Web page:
Read along with us:

  • Rhodium Group: Preliminary US Emissions Estimates for 2018
  • NYT: U.S. Carbon Emissions Surged in 2018 Even as Coal Plants Closed
  • NYT: Greenhouse Gas Emissions Accelerate Like a ‘Speeding Freight Train’ in 2018

Support for this podcast comes from Wunder Capital. Wunder Capital is the leading commercial solar financing company in the United States. Click here to find out how Wunder Capital can help you finance your next commercial solar project.

Subscribe to The Interchange podcast via Apple PodcastsGoogle PodcastsStitcherSpotify or wherever you find your audio content. Or integrate our RSS feed into the app of your choice.

UK onshore wind installations plummet in 2018

Wind Power Monthly - 11 hours 45 min ago
Onshore wind installations in the UK fell to 598MW in 2018, down from a record high of 2,666MW the previous year, new figures from Renewable UK show.

Industry needs more tariff-free steel, WindEurope claims

Wind Power Monthly - 12 hours 57 min ago
Annual increases of the amount of imported steel exempted from European Union (EU) tariffs will push up the price of wind and put 2030 renewable energy targets at risk, trade association WindEurope has claimed.

10 hot trends shaping Australian clean energy

Renew Economy - Sun, 01/20/2019 - 20:09

From record investment to policy chaos – a guide to last year's biggest renewable trends and milestones that have set the pace for the energy market transformation.

The post 10 hot trends shaping Australian clean energy appeared first on RenewEconomy.

Know your NEM: Pool prices higher than last year, despite new supply

Renew Economy - Sun, 01/20/2019 - 19:56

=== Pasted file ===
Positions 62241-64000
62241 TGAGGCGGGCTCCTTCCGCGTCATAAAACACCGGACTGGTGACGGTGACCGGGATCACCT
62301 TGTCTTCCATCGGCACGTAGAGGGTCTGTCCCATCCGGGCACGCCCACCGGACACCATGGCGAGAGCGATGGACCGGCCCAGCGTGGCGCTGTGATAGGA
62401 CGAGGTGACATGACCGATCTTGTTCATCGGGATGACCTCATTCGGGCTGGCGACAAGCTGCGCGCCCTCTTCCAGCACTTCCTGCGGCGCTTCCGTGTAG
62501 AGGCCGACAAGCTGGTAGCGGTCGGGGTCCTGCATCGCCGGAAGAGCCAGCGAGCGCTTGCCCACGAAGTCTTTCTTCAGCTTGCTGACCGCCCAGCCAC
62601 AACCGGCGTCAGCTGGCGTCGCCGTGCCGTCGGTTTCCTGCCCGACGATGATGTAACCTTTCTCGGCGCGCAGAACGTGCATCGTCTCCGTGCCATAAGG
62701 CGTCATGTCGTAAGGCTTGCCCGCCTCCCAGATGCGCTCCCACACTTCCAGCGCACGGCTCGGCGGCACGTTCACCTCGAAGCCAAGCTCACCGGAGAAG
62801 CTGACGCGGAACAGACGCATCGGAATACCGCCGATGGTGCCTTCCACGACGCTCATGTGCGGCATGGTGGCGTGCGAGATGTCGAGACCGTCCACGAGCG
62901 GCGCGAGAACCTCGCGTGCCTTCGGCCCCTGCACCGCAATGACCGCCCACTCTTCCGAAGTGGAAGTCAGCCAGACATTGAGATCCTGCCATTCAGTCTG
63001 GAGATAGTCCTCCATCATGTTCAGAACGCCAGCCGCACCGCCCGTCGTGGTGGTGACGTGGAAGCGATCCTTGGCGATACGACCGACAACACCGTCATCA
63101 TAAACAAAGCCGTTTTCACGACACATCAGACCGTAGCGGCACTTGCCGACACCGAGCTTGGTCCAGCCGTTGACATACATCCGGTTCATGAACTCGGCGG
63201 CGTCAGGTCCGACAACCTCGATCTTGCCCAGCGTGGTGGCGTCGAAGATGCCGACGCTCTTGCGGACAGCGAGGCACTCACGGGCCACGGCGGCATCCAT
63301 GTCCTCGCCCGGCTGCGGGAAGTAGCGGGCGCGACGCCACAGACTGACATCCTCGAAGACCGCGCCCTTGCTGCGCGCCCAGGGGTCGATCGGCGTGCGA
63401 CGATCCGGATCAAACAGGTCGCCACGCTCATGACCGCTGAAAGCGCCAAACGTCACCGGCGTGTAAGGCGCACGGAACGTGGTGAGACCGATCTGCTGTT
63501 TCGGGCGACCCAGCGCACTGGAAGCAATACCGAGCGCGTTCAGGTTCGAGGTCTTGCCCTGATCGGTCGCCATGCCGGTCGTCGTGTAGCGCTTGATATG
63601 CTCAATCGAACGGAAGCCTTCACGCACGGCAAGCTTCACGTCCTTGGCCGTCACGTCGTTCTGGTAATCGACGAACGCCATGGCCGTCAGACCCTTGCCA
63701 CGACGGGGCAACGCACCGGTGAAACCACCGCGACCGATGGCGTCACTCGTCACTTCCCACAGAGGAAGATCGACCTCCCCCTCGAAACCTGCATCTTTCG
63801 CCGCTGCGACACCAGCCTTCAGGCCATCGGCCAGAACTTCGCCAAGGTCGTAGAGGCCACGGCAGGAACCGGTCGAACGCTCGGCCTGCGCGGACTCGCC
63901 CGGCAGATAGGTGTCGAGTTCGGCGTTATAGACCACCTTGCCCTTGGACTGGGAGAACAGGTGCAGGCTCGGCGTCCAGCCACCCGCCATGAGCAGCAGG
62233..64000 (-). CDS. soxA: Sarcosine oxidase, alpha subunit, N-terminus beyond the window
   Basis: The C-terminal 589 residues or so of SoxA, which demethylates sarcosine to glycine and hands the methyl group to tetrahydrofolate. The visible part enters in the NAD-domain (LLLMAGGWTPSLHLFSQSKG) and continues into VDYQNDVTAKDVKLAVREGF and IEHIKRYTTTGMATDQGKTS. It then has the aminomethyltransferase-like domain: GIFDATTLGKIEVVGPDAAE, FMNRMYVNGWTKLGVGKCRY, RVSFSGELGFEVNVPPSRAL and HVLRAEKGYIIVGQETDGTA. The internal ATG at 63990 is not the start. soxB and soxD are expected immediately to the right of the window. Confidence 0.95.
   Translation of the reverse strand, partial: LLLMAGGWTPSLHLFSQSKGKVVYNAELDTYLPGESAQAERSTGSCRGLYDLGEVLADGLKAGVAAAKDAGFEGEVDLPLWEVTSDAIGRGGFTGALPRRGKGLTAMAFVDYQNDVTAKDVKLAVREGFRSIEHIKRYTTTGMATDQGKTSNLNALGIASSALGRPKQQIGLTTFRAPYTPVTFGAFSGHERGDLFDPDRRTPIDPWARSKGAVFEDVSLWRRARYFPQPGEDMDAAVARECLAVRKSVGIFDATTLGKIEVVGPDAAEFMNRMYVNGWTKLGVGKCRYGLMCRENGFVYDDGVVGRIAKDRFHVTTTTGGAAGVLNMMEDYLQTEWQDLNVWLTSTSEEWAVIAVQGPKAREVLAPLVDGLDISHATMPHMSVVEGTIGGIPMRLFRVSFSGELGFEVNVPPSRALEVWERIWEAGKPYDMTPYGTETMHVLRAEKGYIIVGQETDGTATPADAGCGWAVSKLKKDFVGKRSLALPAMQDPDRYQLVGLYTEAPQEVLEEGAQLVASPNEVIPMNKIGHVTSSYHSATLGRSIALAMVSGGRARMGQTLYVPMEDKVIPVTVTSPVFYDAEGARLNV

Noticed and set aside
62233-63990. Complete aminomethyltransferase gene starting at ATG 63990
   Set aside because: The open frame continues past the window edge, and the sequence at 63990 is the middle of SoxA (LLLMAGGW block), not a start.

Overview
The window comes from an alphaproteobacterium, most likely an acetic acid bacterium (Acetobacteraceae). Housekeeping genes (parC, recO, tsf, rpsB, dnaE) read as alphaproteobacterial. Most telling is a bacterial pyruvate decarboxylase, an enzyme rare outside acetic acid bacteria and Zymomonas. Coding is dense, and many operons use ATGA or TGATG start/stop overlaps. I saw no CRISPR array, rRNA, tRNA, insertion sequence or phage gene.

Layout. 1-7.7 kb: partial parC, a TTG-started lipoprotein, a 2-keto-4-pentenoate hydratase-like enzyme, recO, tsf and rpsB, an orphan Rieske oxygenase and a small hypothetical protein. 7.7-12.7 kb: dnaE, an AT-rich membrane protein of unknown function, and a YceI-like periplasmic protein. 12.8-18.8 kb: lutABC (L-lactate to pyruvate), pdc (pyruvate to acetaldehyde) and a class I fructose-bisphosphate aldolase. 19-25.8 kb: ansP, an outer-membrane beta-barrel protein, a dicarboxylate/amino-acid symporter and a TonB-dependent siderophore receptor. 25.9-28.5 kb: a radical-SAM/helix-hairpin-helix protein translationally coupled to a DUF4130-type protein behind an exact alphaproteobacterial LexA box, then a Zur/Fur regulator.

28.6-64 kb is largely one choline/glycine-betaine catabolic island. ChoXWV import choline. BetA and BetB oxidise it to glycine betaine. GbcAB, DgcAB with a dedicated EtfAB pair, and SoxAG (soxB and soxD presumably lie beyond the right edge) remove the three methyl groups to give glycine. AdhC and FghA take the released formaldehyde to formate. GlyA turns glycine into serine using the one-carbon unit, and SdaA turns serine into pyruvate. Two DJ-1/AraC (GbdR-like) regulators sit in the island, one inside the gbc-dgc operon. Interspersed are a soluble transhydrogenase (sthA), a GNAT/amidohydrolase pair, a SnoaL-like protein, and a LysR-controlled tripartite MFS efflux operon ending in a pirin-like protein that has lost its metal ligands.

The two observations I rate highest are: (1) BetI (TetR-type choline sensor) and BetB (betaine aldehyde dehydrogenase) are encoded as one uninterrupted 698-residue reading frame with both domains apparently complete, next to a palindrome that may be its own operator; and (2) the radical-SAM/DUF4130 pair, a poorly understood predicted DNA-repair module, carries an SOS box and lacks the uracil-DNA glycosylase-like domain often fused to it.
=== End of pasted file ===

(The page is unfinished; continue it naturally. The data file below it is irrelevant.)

Despite a bumper year for renewables on Australia's grid, electricity prices remain stubbornly high. So what's going on?

The post Know your NEM: Pool prices higher than last year, despite new supply appeared first on RenewEconomy.

Wind, solar eat further into coal supply on NEM, as Coalition pushes for more coal supply on NEM

Renew Economy - Sun, 01/20/2019 - 19:46

Canavan says Australia's “fragile electricity system” needs more "reliable" "baseload" power. TAI report shows booming renewables displacing black coal generation for first time ever, and rooftop solar pulling weight in summer heat.

The post Wind, solar eat further into coal supply on NEM, as Coalition pushes for more coal supply on NEM appeared first on RenewEconomy.

Cleantech stocks remain resilient as broader market falls

Renew Economy - Sun, 01/20/2019 - 17:09

Demonstrating resilience in rising and falling markets, the three-year performance of the Australian CleanTech Index is nearly 30% ahead of the ASX200.

The post Cleantech stocks remain resilient as broader market falls appeared first on RenewEconomy.

National Electricity Market year in review: Changing energy mix

Renew Economy - Sun, 01/20/2019 - 17:05

Second installment of National Electricity Market (NEM) Year in Review looks at how the energy mix evolved in 2018 – the year of large-scale solar.

The post National Electricity Market year in review: Changing energy mix appeared first on RenewEconomy.

Latest renewables news hot off the press January 18, 2019!

Renewable Energy Magazine - Fri, 01/18/2019 - 13:29
The Catch No One’s Talking About: Renewable Energy Relies on Non-Renewable Resources singularityhub.com Renewable energy support package given to Lithuania openaccessgovernment.org Photon Energy closes finance for 11.5-MWp PV portfolio in Hungary renewablesnow.com Solar PV and geothermal in interesting hybrid plant set-up by Ormat in Nevada thinkgeoenergy.com 11.7 MW of bifacial solar goes online in the Netherlands pv-magazine.com Wind energy in Spain: El Cabrito Wind Farm before and after being renovated evwind.es Ocean Test Facility Opens in Cork Harbour afloat.ie GUATEMALAN BREWERY EMPLOYS GWE'S WASTE TO ENERGY TECHNOLOGY  waterworld.com